Incidence of breast cancer among African American women is increasing

Breast cancer statistics published this week indicate a continuing upward trend for rates of breast cancer among African American women in the United States. The incidence of breast cancer in this population of women who have historically had low rates of breast cancer is now approaching that seen among white women.

Breast cancer mortality rates

Breast cancer is one of the most commonly diagnosed cancers in American women, accounting for nearly a third of cancer cases. It is second only to lung cancer with respect to mortality, with over forty thousand breast cancer deaths in US women being predicted for this year alone.

Between 2008 and 2012, there has been little change in breast cancer rates among Whites, Hispanics, and American Indian/Alaskan Natives. In contrast, breast cancer incidence rates showed an annual increase of 0.4% in African American women.

This disparity has meant that overall breast cancer incidence rates for African American women and white women converged for the first time. Breast cancer incidence was in fact higher among African American women compared with white women in seven states (Alabama, Kentucky, Louisiana, Mississippi, Missouri, Oklahoma, and Tennessee).

The increase in breast cancer incidence rates increase among African American women was reflected in a higher mortality rate. Breast cancer mortality rates have always been higher in African American women than in white women but with these increases, combined with a reduction in breast cancer deaths among white women, the gap is getting bigger.

In 2012, death rates were 42% higher in African American women than in white women. The distribution of breast cancer subtypes varies by race/ethnicity and Black women are more likely to be diagnosed with an aggressive type breast cancer associated with a poor survival rate.

On a more positive note, the report also highlighted that the majority of US women with a history of breast cancer were now cancer-free and breast cancer mortality rates have dropped by 36% since 1989.

Sources:
Kate Bass

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Kate Bass

Kate graduated from the University of Newcastle upon Tyne with a biochemistry B.Sc. degree. She also has a natural flair for writing and enthusiasm for scientific communication, which made medical writing an obvious career choice. In her spare time, Kate enjoys walking in the hills with friends and travelling to learn more about different cultures around the world.

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Comments

  1. Vadim Shapoval Vadim Shapoval Ukraine says:

    Breast cancer is the most commonly diagnosed cancer among African-American women. Adult men normally have 35 to 45 mg of iron per kilogram of body weight. Premenopausal women have lower iron stores as a result of their recurrent blood loss through menstruation. Why women live longer than men? Men accumulate more iron. The reasons why men seem more prone to both develop and die from cancer are complex and are only beginning to be understood, researchers say. Cancer loves iron; researchers love money, the Father of Oncology says. The quantity of iron in body's cells, tissues, and organs increases with age; cancer is primarily a disease of older people. More than two thirds of the body's iron content is incorporated into hemoglobin. Blood contains iron. So if you lose blood, you lose iron, your precancerous tumors lose iron (most people develop many small cancers in their lifetime). The average results of laboratory measurements, including the hemoglobin, mean corpuscular volume (MCV), serum transferrin saturation (TS), serum ferritin, and white blood cell count of African-Americans differ from those of Whites. Compared to Whites, African-Americans appear to have lower TS and higher serum ferritin levels. In theory, higher ferritin levels can mean a large buildup of iron in the body; lower ferritin levels often mean anticancer iron deficiency is present. Treatment for iron-deficiency anemia (IDA) focuses on increasing your iron stores, but IDA is the enemy of cancer. Women vary in body proportions, skin color, iron metabolism, and so on. Genes involved in iron metabolism include different cancer genes (iron-overloaded genes) and anticancer genes (iron-deficiency genes). Because iron-overloaded genes are passed down from parents to offspring, breast cancers tend to cluster in families. Primary tumors always develop at body sites of excessive iron deposits; such deposits can be inherited or acquired; breast cancers can be inherited or acquired. Iron-overloaded behavior (eating processed meats, lack of physical activity, being overweight) distorts iron metabolism; causes breast cancer. Preparing beer in iron pots or drums results in high iron content (African Dietary iron overload causes cancers). Iron is present in all cells; UV radiation in sunlight kills skin cells. Sunlight is a well-known iron-related carcinogen. Iron-deficiency behavior or/and iron-deficiency health problems can neutralize precancerous cells. All cancers can be successfully treated in hospitals (direct intratumoral injections of iron-deficiency agents, special diets, blood donations). Cancer patients die because scientific iron/cancer information-1905-2015 is often distorted or ignored. Cancer is a multi-billion dollar industry; cancer is a disease that starts in iron-overloaded cells, the Father of Oncology explains.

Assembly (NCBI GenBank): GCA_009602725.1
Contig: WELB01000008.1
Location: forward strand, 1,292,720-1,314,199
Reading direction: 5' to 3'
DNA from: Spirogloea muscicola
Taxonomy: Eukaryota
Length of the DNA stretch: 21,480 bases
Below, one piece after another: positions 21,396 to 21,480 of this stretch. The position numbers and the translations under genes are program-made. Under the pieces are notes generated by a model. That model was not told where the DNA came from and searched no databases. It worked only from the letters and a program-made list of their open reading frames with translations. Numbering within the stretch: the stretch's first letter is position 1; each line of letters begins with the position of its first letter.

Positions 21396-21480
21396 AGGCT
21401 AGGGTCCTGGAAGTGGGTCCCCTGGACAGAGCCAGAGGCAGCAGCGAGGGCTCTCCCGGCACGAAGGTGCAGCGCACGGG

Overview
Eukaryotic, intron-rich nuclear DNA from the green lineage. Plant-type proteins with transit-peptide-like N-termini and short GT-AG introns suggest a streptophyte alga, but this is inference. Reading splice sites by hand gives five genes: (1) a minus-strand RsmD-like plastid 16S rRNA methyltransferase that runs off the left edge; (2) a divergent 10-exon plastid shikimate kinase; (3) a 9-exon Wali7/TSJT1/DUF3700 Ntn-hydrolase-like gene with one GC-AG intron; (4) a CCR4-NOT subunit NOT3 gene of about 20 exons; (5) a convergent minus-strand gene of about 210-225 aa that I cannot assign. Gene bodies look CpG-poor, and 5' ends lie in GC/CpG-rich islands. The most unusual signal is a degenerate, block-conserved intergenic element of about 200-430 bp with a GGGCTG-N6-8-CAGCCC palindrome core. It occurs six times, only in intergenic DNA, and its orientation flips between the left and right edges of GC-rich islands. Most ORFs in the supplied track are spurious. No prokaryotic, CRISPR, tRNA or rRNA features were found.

The opinions expressed here are the views of the writer and do not necessarily reflect the views and opinions of News Medical.
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